Women are still highly underrepresented in politics worldwide. However, over the last decades, many African countries have adopted different legal measures aimed to ensure a better gender balance in legislatures. Rwanda, for example, has the highest percentage of women in parliament in the world.
In 2017, after a decade of working with journalists, NRGI crafted a new strategy for media programming, leveraging lessons from its development programs and considering broader learning and trends in the field.
Across the world, journalists have been key to uncovering malfeasance in the natural resources sector. Media have exposed illicit activities by international oil companies like Royal Dutch Shell in Nigeria. They have shed light on Cameroon petroleum contracts that bring few benefits to locals and to national accounts.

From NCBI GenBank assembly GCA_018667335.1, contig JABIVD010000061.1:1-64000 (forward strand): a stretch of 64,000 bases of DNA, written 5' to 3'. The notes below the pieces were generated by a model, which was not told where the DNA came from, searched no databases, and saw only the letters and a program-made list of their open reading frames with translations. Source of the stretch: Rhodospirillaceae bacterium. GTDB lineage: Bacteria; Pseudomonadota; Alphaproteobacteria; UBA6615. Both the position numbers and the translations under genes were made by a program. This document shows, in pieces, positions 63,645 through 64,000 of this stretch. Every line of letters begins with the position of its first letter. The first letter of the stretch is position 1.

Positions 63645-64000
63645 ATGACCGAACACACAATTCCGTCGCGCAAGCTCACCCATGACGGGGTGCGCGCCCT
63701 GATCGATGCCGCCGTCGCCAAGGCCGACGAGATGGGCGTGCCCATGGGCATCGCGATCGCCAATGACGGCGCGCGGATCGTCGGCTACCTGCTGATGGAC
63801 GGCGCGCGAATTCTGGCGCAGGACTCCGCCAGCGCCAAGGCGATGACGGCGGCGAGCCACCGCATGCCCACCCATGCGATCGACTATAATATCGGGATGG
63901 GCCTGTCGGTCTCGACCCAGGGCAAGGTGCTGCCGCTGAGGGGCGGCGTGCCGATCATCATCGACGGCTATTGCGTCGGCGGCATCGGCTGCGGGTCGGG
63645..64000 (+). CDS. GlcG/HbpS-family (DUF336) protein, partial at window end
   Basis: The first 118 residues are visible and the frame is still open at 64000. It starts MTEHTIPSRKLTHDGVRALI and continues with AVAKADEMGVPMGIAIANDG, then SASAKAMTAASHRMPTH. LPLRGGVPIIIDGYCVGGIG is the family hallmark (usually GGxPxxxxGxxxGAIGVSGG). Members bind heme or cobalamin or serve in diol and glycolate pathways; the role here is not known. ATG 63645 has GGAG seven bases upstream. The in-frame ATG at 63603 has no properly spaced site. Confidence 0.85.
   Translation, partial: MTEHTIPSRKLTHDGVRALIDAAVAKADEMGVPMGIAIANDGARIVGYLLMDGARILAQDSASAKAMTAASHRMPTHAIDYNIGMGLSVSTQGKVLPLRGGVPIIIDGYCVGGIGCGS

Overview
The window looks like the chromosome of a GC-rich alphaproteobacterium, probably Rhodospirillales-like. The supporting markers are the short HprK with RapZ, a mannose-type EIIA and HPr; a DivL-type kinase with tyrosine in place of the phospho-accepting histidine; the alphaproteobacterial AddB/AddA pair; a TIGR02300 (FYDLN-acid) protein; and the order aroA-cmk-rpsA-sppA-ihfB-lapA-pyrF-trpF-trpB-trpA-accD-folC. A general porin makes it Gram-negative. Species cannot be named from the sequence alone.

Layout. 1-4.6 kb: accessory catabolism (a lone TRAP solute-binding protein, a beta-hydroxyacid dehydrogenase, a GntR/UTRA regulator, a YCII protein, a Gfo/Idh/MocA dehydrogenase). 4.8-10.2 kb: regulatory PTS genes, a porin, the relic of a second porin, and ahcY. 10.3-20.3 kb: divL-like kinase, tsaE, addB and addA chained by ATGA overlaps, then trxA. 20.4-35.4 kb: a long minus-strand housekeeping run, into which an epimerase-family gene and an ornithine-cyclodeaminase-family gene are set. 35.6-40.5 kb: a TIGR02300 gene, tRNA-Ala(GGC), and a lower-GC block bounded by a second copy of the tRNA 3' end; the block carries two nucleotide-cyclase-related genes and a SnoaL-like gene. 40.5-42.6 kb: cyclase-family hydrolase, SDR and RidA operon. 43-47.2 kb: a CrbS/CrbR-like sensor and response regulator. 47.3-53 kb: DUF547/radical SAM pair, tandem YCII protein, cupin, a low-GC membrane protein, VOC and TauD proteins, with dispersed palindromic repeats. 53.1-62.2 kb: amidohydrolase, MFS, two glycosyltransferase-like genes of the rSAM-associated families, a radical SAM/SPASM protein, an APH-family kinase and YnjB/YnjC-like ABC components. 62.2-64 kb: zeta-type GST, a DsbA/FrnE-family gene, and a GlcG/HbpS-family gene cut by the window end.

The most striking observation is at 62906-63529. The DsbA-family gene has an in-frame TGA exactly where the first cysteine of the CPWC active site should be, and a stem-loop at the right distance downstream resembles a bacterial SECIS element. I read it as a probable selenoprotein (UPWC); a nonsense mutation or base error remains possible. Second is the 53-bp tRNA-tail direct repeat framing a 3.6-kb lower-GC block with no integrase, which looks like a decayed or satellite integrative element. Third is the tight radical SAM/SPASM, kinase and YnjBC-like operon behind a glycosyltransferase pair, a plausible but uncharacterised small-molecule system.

Unlike in the resource-rich country in the film Black Panther, much of Africa’s mining sector is currently dominated by foreign direct investment; its raw minerals are often exported with limited local participation in the sector and tax revenues are eroded.
Tolonen’s research focuses on how natural resources affect labor markets, criminal behavior, health and social welfare, and, in particular, gender inequality. Tolonen also focuses on the economics of gender in the household and child health in developing countries.
NRGI set out to collect total oil, gas and mining revenue data for the countries included in the Resource Governance Index to find out how many dollars flow to governments that mismanage the handling of their natural resources.
NRGI is publishing case studies on South Africa, Tanzania and Zambia that describe alternative legal and institutional mechanisms that these countries have put in place to control the price of mineral exports, operational and capital expenditures, and the cost of debt.